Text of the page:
P. Craig Russell
Stage | Dancer Daniel Curry, who was seriously injured during an Aug. 15 performance of the Broadway musical Spider-Man: Turn Off the Dark, made his first appearance since the accident at a benefit concert held Monday that raised $10,000 for his medical bills. Curry was injured when his leg was pinned by an automated trap door — he blames malfunctioning equipment, producers say it was human error — resulting in fractured legs and a fractured foot; he has undergone surgeries and unspecified amputations. The Occupational Safety and Health Administration and Actors’ Equity have launched investigations into the accident, and Curry’s lawyers are exploring a possible lawsuit against the $75 million show and the equipment suppliers.
During previews of Spider-Man: Turn Off the Dark — before the March 2011 firing of director Julie Taymor and the sweeping overhaul that followed — no fewer than five performers were injured, the most serious previously being aerialist Christopher Tierney, who fell about 30 feet in December 2010, breaking four ribs and fracturing three vertebrae. He returned to rehearsals four months later. There have been no major accidents since the show opened in June 2011. [The New York Times]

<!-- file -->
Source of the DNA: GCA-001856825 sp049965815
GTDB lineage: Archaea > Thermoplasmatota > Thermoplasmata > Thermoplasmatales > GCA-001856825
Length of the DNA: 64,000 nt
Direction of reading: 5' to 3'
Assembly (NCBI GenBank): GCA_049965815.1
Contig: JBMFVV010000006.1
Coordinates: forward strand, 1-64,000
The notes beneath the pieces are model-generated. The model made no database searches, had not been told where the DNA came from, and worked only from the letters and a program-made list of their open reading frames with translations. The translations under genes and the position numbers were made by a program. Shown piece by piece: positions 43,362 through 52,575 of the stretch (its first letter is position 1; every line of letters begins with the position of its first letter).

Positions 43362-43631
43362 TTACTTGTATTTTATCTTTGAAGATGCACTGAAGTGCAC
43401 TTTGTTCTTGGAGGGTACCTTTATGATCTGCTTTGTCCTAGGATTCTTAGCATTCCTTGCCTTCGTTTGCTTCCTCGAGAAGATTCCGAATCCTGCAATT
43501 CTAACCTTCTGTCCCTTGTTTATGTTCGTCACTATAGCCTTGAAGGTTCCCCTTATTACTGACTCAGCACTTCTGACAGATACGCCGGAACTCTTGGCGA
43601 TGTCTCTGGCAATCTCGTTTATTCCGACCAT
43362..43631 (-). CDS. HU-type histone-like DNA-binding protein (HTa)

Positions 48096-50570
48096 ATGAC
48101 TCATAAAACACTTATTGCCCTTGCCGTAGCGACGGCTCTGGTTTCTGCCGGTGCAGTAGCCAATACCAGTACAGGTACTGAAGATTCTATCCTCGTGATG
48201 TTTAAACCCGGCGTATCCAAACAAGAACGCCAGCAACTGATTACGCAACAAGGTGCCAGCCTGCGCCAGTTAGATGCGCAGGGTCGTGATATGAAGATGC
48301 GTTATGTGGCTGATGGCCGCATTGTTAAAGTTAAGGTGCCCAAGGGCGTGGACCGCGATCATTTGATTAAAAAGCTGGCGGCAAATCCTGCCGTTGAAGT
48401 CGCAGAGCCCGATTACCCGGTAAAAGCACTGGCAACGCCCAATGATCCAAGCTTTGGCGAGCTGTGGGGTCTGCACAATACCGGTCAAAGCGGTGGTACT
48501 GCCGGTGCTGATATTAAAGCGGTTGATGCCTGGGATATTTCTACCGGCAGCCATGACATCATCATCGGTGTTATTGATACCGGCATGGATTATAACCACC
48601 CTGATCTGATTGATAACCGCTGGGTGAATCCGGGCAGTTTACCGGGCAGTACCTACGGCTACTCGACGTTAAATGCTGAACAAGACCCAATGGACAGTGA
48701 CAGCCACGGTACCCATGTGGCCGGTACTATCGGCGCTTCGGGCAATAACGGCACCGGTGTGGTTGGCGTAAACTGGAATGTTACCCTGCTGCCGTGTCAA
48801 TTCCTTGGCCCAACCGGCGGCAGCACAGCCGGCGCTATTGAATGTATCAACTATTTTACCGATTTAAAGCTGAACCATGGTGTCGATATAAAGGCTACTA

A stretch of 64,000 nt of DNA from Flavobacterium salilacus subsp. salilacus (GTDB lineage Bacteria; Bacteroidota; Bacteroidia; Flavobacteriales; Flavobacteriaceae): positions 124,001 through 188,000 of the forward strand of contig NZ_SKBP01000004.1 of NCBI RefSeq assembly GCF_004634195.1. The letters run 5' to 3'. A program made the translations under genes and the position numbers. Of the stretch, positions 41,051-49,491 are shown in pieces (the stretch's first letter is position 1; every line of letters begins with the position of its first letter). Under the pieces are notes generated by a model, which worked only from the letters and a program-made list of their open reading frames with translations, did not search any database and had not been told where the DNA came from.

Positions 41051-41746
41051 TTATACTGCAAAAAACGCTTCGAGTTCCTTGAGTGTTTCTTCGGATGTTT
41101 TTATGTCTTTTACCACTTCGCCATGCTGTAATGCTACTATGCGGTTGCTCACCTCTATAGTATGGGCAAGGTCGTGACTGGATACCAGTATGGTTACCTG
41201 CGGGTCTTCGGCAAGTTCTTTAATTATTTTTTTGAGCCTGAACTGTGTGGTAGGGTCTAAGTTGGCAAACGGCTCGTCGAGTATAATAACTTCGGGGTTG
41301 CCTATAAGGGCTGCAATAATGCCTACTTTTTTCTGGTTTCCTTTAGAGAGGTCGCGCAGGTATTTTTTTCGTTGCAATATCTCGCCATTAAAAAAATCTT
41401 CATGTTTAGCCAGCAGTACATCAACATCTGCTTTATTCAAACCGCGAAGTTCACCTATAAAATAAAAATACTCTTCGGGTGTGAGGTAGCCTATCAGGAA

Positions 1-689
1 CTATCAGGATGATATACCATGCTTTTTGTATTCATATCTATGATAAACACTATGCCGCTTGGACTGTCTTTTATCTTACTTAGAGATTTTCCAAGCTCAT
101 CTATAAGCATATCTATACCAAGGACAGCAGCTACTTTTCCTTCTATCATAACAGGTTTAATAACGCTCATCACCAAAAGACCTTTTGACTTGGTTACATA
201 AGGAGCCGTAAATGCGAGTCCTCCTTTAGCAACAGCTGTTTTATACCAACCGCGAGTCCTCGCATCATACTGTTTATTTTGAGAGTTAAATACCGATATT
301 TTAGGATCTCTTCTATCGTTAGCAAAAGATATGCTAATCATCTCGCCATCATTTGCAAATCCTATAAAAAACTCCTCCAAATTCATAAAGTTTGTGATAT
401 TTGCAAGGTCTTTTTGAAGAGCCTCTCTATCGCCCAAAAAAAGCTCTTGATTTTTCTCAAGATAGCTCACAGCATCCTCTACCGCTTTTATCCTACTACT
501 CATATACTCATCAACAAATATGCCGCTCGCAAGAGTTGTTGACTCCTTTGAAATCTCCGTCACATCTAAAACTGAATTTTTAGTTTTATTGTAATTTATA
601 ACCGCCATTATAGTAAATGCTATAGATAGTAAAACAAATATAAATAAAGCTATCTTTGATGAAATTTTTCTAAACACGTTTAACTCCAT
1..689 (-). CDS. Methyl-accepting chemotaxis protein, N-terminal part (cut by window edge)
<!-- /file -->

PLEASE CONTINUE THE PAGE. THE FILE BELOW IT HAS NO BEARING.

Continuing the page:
Epic artist P. Craig Russell has become well known for his collaborations with author Neil Gaiman over the past couple of decades, and in recent years he’s adapted several of the author’s short stories and prose novels into comics form. But now for his next hat trick, he’s enlisted a Magnificent
Seven Nine-esque group of artists to illustrate individual chapters for his adaptation of Gaiman’s celebrated 2008 children’s fantasy novel The Graveyard Book, announced in June.
As Russell told Comic Book Resources in a weekend interview, he’s writing the script and doing the layouts for the 352-page book, with a murderer’s row of artists coming in behind him to illustrate it. Joining Russell is Michael Golden, David LaFuente, Jill Thompson, Kevin Nowlan, Tony Harris, Galen Showman and Scott Hampton. Russell said Hampton’s contribution will be about 100 pages, and that Nowlan is drawing the first story.
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